Bill O'Neill, The World War 2 Trivia Book: Interesting Stories and Random Facts from the Second World War

“In 1935, a British engineer named Robert Watson Watt was asked whether it was possible that the Germans were developing a death ray using radio waves. No such weapon was being made, but in studying the possibility, Watt ended up creating a radar detector, one of the biggest technological advances of WWII.”
Bill O'Neill, The World War 2 Trivia Book: Interesting Stories and Random Facts from the Second World War

Nicholson Baker
“Used with care, substances that harm neural tissue, such as alcohol, can aid intelligence: you corrode the chromium, giggly, crossword puzzle-solving parts of your mind with pain and poison, forcing the neurons to take responsibility for themselves and those around them, toughening themselves against the accelerated wear of these artificial solvents. After a night of poison. your brain wakes up in the morning saying, “No, I don't give a shit who introduced the sweet potato into North America.”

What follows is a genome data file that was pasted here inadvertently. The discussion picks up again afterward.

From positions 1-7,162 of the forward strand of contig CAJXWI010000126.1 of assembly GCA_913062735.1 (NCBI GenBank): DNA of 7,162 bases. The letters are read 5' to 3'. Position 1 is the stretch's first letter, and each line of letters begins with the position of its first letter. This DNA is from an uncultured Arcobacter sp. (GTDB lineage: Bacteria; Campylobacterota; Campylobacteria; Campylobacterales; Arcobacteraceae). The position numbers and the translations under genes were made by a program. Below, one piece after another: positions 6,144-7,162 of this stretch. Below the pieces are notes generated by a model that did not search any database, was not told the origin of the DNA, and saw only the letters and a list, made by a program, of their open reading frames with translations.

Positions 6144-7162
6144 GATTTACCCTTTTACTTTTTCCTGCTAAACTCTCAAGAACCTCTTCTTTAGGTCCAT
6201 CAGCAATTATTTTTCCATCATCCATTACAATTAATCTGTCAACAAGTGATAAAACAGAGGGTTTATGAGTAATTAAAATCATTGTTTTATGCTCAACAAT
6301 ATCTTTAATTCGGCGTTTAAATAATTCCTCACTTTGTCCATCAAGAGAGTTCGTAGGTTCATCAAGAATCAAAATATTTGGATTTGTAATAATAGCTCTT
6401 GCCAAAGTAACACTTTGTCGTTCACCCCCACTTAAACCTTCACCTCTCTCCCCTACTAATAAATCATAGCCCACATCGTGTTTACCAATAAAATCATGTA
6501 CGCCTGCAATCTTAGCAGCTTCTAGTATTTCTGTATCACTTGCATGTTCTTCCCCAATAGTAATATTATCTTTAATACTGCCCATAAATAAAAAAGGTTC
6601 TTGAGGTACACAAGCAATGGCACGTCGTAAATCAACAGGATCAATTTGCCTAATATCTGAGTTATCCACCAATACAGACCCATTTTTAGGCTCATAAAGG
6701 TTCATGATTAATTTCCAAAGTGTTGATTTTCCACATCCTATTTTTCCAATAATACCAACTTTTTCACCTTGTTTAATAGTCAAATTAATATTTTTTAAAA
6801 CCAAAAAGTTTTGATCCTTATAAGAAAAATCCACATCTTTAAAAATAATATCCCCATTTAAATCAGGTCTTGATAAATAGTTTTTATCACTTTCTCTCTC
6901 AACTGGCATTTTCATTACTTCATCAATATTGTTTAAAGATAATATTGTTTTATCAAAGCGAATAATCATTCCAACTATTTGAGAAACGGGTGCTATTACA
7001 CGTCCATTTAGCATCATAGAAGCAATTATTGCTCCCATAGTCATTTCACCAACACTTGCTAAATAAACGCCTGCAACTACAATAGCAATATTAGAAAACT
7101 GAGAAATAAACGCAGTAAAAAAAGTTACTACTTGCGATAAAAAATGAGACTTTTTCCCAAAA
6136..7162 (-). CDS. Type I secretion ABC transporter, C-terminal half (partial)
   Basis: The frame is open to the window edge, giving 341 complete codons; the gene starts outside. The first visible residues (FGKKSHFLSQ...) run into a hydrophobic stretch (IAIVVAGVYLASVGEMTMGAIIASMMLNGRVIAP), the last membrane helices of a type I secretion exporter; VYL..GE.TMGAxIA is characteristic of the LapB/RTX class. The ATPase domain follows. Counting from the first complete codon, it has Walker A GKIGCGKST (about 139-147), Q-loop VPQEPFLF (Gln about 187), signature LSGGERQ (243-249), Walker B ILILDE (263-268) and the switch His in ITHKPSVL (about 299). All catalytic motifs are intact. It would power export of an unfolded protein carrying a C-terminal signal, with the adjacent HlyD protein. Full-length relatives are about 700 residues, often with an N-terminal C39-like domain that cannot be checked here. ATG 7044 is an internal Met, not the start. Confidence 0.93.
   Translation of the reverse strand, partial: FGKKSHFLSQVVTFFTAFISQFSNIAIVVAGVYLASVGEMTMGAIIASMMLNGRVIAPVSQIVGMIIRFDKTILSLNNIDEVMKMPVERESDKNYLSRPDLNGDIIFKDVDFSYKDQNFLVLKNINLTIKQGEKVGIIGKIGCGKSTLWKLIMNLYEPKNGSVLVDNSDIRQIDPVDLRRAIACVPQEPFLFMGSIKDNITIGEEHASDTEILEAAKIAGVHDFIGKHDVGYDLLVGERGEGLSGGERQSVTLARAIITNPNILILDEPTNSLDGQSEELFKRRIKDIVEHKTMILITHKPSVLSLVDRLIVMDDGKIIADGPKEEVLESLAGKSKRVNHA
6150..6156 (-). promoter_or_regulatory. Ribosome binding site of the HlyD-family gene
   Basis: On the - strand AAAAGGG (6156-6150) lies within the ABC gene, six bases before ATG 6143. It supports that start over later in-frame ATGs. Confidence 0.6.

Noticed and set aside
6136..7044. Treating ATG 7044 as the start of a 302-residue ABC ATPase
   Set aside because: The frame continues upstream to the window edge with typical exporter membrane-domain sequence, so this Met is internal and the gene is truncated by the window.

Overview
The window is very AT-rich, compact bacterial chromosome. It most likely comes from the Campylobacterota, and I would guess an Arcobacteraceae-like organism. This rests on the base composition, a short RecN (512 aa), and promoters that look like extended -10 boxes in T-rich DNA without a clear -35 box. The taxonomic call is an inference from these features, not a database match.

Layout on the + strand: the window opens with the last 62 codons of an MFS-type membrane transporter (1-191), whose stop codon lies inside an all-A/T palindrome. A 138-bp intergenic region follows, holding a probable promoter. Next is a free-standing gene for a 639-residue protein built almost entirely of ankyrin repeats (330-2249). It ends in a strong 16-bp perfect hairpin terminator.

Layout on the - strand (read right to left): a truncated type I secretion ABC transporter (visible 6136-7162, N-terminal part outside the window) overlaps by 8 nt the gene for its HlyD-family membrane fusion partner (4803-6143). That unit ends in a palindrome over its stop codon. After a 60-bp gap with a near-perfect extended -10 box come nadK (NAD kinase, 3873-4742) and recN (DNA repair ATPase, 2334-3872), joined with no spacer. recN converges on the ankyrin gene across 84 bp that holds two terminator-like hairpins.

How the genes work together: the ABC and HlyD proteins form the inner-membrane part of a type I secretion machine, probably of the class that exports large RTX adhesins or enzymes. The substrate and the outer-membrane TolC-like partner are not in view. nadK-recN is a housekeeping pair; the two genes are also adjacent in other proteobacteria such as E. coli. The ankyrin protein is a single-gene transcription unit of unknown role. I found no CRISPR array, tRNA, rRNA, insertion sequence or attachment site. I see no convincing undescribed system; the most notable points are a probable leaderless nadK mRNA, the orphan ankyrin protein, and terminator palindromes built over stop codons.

Nicholson Baker, The Mezzanine

“Trivia is a fact without a home.”
Don Rittner

Mokokoma Mokhonoana
“Some facts are each useful to only one person.”
Mokokoma Mokhonoana

“Only people who have a world-historical perspective can change history. The average person has only a domestic, ahistorical perspective. Look at social media. It’s full of people without a clue what’s going on. Immense historical forces have been unleashed all around them, and all they care about is posting their brain-dead, vacuous observations and their self-pitying, whining woe-is-me statements about how shitty their lives are and how no one understands them. As well as countless memes and selfies, of course. You just have to love those lolcats on skateboards, right, hoomans? They are forever trapped in their parochial little world of trivia. Why are our books so unsuccessful? It’s because they announce, with the volume of Stentor at Troy, a world-historic agenda, but we are surrounded by pygmies who stare at us like cows in line at the abattoir.”
Joe Dixon, The Mandarin Effect: The Crisis of Meaning

Ken Jennings
“Southwick informs us that a Colonel Townsend of Dublin had the ability to stop his heartbeat at will and 'at last lost his life in the act,' that lightning turns milk sour, and that Adam, of Adam-and-Eve fame, was born on October 28, 4004 B.C. Adam is a Scorpio!”
Ken Jennings, Brainiac: Adventures in the Curious, Competitive, Compulsive World of Trivia Buffs

“My brain is like a Snapple cap. It can hold one piece of information at a time.”
Mike Birbiglia, The New One: Painfully True Stories from a Reluctant Dad